Duke Integrated Toxicology & Environmental Health Program
Spring 2022 Seminar Series (ENVIRON 848-S/Pharm 848-S)
Thursdays 12:00 – 1:15 p.m. Eastern Time
In-Person Location: Field Auditorium Room 1112, Grainger Hall, Duke University Nicholas School of the Environment (except where otherwise noted)
Masks are REQURED. Per campus policy, all Duke faculty, staff, students, and visitors must wear masks while indoors, regardless of vaccination status.
Attending Remotely? Register HERE to receive a Zoom link for our entire Spring series!
You only need to register ONCE to receive the link for the entire series.
Jan 6 Mercedes A Bravo, PhD; Assistant Research Professor, Duke Global Health Institute, Duke University; Disparate Exposures, Disparate Outcomes: Environmental and Neighborhood Conditions *ZOOM ONLY*
Jan 13 Kasturi Mitra, PhD; WellcomeTrust-DBT India Alliance Senior Fellow; University of Alabama, Birmingham; Ashoka University, NCR-Delhi, India; Mitochondria driven priming of a stem/progenitor cell state: possible impact of the environment *ZOOM ONLY*
Jan 20 Savannah Volkoff, PhD; Environmental Engineer, Geosyntec Consultants, Inc; Using Historical Documentation and Chemical Forensics to Evaluate Sources of PAH-Contamination in Sediment *ZOOM ONLY*
Jan 27 Christine E Crute, BS; PhD Candidate in Environment, Integrated Toxicology & Environmental Health Program, Duke University; Evaluating the Maternal, Fetal, and Placental Effects of Per- and Polyfluoroalkyl Substances (PFAS) Exposure During Pregnancy *ZOOM ONLY*
Feb 3 Bora Jin, MA; PhD Candidate, Statistical Science department, Duke University; Bayesian matrix completion for chemical activity using ToxCast data *ZOOM ONLY*
Feb 10 Samantha C Lewis, PhD; Assistant Professor of Cell and Developmental Biology, University of California, Berkeley; Regulation of mitochondrial genome ploidy in animal cells *ZOOM ONLY*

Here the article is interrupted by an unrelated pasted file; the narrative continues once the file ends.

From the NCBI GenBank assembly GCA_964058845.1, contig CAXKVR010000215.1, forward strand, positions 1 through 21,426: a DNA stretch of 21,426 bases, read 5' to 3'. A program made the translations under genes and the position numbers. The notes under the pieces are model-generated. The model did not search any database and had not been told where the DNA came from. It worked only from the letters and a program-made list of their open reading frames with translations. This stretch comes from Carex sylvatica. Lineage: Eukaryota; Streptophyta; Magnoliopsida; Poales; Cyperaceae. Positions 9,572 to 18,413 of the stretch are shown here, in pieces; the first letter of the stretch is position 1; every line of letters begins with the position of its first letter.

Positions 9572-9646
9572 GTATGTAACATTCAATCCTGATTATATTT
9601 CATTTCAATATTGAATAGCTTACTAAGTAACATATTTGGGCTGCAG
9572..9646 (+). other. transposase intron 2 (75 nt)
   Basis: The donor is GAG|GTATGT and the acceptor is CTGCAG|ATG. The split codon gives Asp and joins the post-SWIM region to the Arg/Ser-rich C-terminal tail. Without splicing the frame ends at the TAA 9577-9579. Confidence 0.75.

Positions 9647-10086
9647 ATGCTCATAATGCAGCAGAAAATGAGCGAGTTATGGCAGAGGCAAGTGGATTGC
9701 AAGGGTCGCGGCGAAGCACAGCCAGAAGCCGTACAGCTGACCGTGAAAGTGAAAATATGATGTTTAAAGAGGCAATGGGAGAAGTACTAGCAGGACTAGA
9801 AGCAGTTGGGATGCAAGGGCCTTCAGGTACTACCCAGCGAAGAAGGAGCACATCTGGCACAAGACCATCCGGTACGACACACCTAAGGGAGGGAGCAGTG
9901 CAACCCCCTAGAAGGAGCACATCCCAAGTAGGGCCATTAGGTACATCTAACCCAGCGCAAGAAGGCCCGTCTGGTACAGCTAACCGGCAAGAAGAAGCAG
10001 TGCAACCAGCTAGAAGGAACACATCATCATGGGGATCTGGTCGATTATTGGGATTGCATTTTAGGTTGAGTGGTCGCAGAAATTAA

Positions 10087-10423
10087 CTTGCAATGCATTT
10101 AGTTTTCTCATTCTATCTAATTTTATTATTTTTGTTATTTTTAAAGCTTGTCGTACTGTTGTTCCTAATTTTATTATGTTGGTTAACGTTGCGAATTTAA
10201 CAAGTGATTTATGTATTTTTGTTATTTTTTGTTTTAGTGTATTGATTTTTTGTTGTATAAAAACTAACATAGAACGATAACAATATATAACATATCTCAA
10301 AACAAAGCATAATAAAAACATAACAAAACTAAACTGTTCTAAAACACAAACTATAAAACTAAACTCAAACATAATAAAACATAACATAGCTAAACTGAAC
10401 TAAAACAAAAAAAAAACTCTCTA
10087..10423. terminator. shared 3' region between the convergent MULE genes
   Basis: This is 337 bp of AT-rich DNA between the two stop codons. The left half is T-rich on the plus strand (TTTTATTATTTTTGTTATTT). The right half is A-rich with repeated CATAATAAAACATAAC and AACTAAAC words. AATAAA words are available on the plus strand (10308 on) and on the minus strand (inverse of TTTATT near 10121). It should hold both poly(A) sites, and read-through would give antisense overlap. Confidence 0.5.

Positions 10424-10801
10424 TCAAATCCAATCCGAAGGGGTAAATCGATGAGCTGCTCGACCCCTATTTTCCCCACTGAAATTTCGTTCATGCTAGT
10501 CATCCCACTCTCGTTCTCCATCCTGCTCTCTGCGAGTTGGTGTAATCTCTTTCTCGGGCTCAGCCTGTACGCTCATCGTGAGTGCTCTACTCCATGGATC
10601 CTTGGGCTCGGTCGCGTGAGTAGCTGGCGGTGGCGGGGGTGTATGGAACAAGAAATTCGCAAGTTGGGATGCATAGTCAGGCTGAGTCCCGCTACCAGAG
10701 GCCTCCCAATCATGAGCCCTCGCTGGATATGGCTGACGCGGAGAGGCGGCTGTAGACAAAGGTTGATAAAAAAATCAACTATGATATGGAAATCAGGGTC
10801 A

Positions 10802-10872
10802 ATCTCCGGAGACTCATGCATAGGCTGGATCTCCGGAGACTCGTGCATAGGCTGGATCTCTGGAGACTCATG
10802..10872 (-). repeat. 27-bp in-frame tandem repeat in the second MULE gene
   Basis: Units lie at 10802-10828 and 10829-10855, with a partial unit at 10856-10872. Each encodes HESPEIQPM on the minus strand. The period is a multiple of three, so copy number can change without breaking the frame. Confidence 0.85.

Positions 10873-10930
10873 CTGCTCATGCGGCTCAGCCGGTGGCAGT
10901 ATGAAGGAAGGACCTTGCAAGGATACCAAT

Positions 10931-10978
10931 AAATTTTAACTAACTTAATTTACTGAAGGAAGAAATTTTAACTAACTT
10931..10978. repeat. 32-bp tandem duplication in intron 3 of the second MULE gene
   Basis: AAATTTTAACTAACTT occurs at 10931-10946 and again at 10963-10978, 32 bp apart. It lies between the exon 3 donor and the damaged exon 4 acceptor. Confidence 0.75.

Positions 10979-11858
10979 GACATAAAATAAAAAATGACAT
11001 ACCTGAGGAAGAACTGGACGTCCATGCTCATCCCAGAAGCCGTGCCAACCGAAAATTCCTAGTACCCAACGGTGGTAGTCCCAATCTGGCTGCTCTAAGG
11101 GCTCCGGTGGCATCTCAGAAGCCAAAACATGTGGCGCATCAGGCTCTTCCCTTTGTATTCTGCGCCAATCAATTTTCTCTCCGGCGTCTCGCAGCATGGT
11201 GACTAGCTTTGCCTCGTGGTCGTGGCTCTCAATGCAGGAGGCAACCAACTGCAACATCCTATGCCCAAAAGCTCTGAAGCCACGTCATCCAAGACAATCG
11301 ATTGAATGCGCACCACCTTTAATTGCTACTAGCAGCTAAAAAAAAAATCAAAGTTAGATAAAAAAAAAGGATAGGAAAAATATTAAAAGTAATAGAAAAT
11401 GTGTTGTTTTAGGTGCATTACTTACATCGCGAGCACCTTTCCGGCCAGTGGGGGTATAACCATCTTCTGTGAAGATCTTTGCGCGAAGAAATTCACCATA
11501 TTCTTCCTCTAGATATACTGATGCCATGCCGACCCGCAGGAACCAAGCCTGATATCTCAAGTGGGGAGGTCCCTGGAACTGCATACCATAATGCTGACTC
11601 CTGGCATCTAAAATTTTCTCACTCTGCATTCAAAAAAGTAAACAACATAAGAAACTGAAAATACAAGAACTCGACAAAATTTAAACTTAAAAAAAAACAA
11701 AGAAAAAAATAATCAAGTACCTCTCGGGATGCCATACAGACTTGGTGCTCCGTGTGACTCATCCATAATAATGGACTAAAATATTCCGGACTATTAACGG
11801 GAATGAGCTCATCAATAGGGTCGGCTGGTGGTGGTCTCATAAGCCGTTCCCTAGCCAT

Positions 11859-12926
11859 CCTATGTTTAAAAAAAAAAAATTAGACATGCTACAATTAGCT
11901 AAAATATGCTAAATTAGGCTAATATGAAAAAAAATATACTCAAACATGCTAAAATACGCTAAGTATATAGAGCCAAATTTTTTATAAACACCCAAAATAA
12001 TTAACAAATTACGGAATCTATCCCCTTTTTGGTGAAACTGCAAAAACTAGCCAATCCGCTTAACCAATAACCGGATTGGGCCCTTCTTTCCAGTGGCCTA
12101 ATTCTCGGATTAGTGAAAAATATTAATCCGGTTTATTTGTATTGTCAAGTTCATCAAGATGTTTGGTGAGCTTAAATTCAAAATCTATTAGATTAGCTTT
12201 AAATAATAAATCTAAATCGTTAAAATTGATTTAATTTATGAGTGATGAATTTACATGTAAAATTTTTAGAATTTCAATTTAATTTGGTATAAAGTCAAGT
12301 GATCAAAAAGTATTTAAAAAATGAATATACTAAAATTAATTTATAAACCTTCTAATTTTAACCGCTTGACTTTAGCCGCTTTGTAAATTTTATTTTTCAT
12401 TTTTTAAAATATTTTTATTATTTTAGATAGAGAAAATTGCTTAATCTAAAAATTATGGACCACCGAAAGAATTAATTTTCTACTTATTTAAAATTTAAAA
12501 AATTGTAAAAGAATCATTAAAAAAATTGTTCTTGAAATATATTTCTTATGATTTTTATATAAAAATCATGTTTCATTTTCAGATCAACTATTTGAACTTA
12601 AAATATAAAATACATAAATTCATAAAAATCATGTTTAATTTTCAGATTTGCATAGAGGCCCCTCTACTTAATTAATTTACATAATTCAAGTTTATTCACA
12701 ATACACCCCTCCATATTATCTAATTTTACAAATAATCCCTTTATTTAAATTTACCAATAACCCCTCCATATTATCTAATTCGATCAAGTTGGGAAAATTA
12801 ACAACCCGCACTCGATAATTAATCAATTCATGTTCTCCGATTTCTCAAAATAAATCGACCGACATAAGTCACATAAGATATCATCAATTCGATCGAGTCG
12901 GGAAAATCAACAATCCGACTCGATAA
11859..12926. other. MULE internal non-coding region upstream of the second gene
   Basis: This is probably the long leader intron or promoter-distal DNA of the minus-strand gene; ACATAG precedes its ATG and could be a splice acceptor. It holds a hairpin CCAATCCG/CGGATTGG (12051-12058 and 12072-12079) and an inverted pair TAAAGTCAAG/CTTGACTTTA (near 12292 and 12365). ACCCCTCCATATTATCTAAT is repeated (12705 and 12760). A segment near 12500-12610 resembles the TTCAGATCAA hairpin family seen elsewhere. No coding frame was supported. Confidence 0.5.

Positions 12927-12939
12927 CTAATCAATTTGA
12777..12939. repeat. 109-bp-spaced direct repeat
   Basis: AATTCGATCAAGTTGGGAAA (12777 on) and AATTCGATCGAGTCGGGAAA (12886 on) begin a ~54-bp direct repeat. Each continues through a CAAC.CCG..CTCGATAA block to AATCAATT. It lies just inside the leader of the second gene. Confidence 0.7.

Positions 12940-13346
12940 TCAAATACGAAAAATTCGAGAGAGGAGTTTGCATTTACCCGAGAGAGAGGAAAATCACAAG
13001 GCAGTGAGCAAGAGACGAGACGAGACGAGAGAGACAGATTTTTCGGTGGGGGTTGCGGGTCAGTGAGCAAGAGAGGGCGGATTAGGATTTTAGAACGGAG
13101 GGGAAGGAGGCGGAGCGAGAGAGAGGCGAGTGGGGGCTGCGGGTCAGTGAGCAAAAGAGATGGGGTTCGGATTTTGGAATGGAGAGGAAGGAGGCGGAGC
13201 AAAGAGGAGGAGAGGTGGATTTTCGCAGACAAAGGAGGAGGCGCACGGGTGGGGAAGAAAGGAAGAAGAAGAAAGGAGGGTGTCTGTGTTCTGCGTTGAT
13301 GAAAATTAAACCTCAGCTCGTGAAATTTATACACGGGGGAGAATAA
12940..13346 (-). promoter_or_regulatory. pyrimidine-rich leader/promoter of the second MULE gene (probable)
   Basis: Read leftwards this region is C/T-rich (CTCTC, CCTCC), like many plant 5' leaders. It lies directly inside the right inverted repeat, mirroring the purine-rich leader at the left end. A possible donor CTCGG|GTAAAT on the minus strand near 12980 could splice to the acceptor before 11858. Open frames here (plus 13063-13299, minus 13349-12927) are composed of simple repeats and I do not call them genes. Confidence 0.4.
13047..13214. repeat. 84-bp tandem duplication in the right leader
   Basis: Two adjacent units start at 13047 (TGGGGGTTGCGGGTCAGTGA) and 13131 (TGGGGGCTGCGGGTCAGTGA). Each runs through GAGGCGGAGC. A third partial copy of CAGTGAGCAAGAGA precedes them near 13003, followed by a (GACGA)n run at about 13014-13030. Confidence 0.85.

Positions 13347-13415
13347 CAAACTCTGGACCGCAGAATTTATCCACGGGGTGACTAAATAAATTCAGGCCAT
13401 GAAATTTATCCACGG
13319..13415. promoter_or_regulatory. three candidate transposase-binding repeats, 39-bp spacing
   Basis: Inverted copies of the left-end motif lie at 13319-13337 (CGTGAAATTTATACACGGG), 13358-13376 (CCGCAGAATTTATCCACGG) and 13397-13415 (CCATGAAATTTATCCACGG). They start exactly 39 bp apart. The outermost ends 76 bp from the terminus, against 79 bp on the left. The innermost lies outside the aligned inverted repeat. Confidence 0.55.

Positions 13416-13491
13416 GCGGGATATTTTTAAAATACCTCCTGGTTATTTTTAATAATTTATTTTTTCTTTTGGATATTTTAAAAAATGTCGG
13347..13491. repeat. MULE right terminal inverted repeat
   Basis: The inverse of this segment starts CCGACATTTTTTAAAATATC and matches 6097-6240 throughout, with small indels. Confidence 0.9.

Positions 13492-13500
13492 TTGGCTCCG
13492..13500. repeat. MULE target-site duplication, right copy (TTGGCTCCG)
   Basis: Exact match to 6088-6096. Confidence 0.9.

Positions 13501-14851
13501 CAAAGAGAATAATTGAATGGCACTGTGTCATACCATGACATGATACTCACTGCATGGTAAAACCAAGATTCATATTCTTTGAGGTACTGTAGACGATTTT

Feb 17 Sam Hall; PhD Candidate in Environment, Integrated Toxicology & Environmental Health Program; Duke University; Characterizing per- and polyfluoroalkyl substance (PFAS) exposure and effects in North Carolina communities
Feb 24 Alison P Sanders, PhD; Assistant Professor, Environmental & Occupational Health; University of Pittsburgh, School of Public Health; Toxic metals and kidney function among susceptible populations: implications for postpartum and long-term health
Mar 3 Akhenaton-Andrew (Andrew) D Jones, III, PhD; Assistant Professor, Duke University, Department of Civil & Environmental Engineering, Affiliate Duke Materials Initiative; Old hat, new hat: novel and not so novel reactions of bacteria to nanomaterials
Mar 10 Spring Break
Mar 17 David C Volz, PhD; Professor & Chair, Department of Environmental Sciences, University of California, Riverside; Exposure and Health Effects of Tris(1,3-dichloro-2-propyl) phosphate (TDCIPP) within Inland Southern California Commuters
Mar 25 Coal Ash Symposium (separate registration required)
Mar 31 Charles D Rice, PhD; Professor, Department of Biological Sciences, Clemson University; Emerging views of immunotoxicology in light of emerging views of the role of inflammation in homeostasis *Moved to May 5*
Apr 7 Nicole R Sparks, PhD; NIH MOSAIC K99 Postdoctoral Fellow; Department of Molecular, Cell & Systems Biology; University of California, Riverside; Toxicant-disrupted transcriptional regulation skews osteoblastogenesis
Apr 14 Iain Drummond, PhD; Professor and Director, Kathryn W Davis Center for Regenerative Biology and Aging, Mount Desert Island Biological Laboratory; Kidney injury and regeneration in the zebrafish
May 5 Charles D Rice, PhD; Professor, Department of Biological Sciences, Clemson University; Emerging views of immunotoxicology in light of emerging views of the role of inflammation in homeostasis
This seminar series is supported in part by the National Institute Of Environmental Health Sciences of the National Institutes of Health under the Duke University Superfund Research Program (award P42ES010356) and the Duke University Program in Environmental Health (award T32ES021432). Seminar content is solely the responsibility of the speakers and does not necessarily represent the official views of the National Institutes of Health.